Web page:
Jenni Falconer Shares Gruesome Pic Of ‘Painful’ Disease
Jenni Falconer has revealed more about her struggle with Raynaud’s disease with a graphic Instagram post.
The 42-year-old radio and television presenter shared a picture of her hand, with one finger looking extremely discoloured and lifeless.
Raynaud’s is a painful medical phenomenon whereby the colour of a person’s digits alters after exposure to the cold, which is due to blood vessels spasming, affecting blood supply.
Abnormal nerve control of blood-vessel diameter and nerve sensitivity to cold temperatures are both thought to contribute towards this condition.
Chatting candidly to her Instagram followers, Jenni wrote:
This is my hand at its most attractive….. Anyone else suffer with bad circulation?
Fans were quick to offer support. One person sympathised; ‘Oh yes me! Layering is the key . When you put the wrong gloves on or forget them ….only a sufferer can describe the pain!’
Ah, it’s amazing to see how many people struggle with Raynaud’s. We’re not all freaks with our weird white digits after all, we’re just normal!
So, I find sheepskin mitts are great in winter, UGG boots equally good for freezing toes, but since it can happen even on a hot day with a cool gust of wind, it’s hard to rely on gloves.
Jenni has previously spoken about her condition, revealing to the Mirror, the true extent of her agony:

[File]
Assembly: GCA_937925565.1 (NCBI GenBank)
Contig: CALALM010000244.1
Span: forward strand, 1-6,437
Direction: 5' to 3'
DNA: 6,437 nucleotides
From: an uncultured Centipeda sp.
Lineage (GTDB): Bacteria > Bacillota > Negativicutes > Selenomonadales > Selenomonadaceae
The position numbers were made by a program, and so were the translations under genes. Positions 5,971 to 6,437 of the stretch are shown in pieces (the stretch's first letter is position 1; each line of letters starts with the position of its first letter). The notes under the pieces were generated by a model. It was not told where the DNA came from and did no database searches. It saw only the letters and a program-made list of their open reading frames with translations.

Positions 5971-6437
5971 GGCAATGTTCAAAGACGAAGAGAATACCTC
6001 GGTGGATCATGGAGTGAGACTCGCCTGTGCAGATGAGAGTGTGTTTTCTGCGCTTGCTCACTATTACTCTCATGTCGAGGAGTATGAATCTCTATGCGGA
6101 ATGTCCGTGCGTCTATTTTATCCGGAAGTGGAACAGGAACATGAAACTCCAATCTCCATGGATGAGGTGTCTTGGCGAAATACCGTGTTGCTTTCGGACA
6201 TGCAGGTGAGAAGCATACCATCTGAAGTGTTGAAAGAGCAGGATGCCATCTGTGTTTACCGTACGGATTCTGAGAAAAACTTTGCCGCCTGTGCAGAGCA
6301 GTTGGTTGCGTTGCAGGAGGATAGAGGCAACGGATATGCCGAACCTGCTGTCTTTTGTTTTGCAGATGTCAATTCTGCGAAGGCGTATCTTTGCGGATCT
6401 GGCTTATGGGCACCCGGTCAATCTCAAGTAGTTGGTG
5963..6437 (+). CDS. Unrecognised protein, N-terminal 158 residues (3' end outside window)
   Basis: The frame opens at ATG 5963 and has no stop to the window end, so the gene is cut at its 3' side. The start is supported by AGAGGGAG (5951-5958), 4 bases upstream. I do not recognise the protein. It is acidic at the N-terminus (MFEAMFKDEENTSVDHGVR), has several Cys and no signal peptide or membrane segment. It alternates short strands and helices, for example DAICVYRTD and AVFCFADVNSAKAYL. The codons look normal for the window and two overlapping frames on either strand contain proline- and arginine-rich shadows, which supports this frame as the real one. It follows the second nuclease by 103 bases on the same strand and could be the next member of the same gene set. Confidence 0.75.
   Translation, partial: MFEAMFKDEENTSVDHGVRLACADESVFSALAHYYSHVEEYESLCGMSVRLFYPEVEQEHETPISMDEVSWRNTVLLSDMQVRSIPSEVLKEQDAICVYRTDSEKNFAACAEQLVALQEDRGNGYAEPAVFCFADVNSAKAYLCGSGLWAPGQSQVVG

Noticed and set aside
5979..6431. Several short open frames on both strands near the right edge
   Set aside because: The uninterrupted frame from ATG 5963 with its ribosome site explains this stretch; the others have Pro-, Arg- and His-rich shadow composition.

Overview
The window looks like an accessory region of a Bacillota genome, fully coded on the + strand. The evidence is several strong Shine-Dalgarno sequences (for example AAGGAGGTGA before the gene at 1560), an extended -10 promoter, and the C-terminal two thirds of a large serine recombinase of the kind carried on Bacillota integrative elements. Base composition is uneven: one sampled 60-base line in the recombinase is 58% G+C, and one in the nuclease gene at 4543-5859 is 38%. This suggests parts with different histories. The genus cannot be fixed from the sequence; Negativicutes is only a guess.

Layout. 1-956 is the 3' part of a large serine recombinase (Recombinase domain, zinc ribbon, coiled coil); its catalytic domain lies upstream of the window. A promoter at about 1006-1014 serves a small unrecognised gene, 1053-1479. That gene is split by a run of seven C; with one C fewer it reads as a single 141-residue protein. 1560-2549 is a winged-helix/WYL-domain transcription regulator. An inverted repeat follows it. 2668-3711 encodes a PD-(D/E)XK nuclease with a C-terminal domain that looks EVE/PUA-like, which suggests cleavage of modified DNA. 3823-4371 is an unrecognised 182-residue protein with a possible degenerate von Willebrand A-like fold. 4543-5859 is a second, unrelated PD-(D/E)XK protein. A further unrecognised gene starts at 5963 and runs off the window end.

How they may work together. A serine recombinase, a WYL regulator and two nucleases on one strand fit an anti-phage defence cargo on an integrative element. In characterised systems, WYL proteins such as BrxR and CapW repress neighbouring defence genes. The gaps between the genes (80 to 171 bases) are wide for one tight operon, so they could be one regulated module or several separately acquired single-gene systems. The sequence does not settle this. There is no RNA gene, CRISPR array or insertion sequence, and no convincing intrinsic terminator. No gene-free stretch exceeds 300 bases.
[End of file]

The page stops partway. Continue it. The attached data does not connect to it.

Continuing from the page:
I’ve suffered from it in my fingers and toes since I was 17 and it can be so painful it brings tears to my eyes.
I first had it at school during a sports science lesson. I’d just finished some exercise and returned to class when my right index finger went completely white, almost fluorescent.
Everyone was amazed at the colour – bloodless fingers can look freaky.
The likeable Scottish broadcaster further explained how her condition worsened as the years went by:
I get it in all my fingers and toes and an attack can last up to 30 minutes. When life returns to the affected part of my body, it’s like being poked with cocktail sticks – a severe case of pins and needles. A burning sensation adds to the pain, too.
Bizarrely, it doesn’t have to be a bitterly cold day to bring it on. One summer I holidayed in the Maldives and was relaxing on a beach in a bikini.
Suddenly, a cooling breeze sprung up and whereas most people probably welcomed it, I didn’t because it brought on Raynaud’s.
Raynaud’s has even made snow-related activities, such as skiing, very difficult for Jenni.
Find out more about Raynaud’s disease in the following clip:
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The NHS advises those with Raynaud’s disease to keep their home warm and wear warm clothes during wintery conditions, paying particular attention to their hands and feet.
Regular exercise to help improve circulation, yoga and healthy eating will also reportedly help to keep nasty symptoms at bay.
Here’s hoping for pleasant conditions this summer for poor Jenni and for anyone else who has to contend with this painful – yet under discussed – disease.
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